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From Farms to Second Homes: Gendered Strategies for Generational Change in Noarootsi, Estonia 1880-2006
Uppsala University, Disciplinary Domain of Humanities and Social Sciences, Faculty of Social Sciences, Department of Social and Economic Geography.
2009 (English)In: Trends in Land Succession / [ed] Ágnes Neményi, Cluj Napoca: Cluj University Press , 2009, 135-153 p.Chapter in book (Other academic)
Abstract [en]

This paper addresses the question of how the transferral of farms within the family line took place in Noarootsi, Estonia, in the period 1880-2006. The main objective is to analyse how transfer strategies have changed through the investigated period. An important question here is how traditional views of a successor’s abilities based on his/her gender have affected a parent’s choice of heir or heiress. It is argued that those abilities have been assessed quite differently over the studied period. Many potential successors and parents emphasizing farm specific capital favoured the eldest son as heir, in the period 1880-1944. During the era of collectivisation, parents still wanted a family heir to take over the farmhouse and this frequently became a younger child, since the older children had often already settled elsewhere. The preference for a male heir is less evident compared to the earlier period. One explanation could be that the need for adequate farming skills had diminished. Parents were equally content for a daughter to take over the farm, a possible reason being that a daughter would ensure care for the elderly parents. The main aim of the Estonian land restitution process was to restore land to its former owners prior to the Soviet occupation. It again became possible to run a private farm, but most of the farms in Noarootsi have already been liquidated. The only agriculture that remains is a few large farms and some smallholders with plots used to supplement incomes such as pensions. Today it is still considered important that the farm stays within the family, even if the house is perhaps only used as a summer cottage. The most valued quality of a possible heir/heiress is a genuine interest in the farmhouse. The results presented in this study are based on both documentary sources and interviews.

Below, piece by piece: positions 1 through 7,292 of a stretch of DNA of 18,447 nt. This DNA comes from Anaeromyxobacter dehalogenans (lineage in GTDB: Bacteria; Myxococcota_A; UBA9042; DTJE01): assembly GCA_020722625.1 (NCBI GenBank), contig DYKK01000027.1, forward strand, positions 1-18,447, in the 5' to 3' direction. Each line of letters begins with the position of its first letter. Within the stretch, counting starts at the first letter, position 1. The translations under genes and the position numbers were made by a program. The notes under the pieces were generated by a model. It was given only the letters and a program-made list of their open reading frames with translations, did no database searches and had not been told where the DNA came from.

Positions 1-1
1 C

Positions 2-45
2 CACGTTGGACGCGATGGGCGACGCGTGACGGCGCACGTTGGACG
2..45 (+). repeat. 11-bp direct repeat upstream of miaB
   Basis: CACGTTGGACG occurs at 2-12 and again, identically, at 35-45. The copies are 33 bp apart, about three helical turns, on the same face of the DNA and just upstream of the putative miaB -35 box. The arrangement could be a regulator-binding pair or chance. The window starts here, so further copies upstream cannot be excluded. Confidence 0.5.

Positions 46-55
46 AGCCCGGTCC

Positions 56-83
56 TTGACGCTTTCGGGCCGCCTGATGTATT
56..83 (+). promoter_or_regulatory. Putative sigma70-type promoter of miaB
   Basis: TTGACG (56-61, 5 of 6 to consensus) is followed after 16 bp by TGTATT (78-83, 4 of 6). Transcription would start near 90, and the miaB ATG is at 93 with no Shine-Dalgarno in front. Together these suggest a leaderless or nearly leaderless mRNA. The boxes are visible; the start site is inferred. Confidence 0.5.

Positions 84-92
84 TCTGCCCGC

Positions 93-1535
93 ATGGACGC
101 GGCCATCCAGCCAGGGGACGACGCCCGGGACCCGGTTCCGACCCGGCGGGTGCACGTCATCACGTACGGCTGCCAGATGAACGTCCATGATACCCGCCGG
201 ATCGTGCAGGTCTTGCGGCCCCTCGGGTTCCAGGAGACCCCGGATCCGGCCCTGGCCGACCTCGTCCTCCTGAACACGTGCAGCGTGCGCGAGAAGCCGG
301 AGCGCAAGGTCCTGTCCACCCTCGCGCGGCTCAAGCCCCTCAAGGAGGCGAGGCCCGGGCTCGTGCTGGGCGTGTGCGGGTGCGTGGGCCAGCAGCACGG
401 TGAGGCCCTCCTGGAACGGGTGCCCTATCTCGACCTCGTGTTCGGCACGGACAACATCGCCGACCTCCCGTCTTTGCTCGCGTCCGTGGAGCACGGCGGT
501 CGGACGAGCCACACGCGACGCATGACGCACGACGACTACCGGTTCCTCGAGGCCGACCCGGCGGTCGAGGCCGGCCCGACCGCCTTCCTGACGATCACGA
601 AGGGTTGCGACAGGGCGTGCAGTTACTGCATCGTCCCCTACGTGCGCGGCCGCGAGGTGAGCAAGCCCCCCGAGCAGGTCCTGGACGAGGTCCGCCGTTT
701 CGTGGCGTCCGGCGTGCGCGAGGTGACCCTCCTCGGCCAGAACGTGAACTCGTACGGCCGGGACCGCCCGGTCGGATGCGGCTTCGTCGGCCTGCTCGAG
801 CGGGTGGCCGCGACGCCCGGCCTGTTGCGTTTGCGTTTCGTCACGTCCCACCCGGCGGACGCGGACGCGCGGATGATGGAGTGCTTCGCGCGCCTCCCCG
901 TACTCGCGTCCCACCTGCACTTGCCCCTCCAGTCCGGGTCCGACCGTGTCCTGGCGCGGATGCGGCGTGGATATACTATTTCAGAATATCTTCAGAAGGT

Place, publisher, year, edition, pages
Cluj Napoca: Cluj University Press , 2009. 135-153 p.
Keyword [en]
Estonia, generational change, farming, gender, social capital, symbolic capital
National Category
Gender Studies
Research subject
Social and Economic Geography
URN: urn:nbn:se:uu:diva-98629ISBN: 978-973-610-852-5OAI: oai:DiVA.org:uu-98629DiVA: diva2:200901
Generational change and resource transfer in farming 1870-2000
Available from: 2009-03-02 Created: 2009-03-02 Last updated: 2011-12-14Bibliographically approved

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Grubbström, Ann
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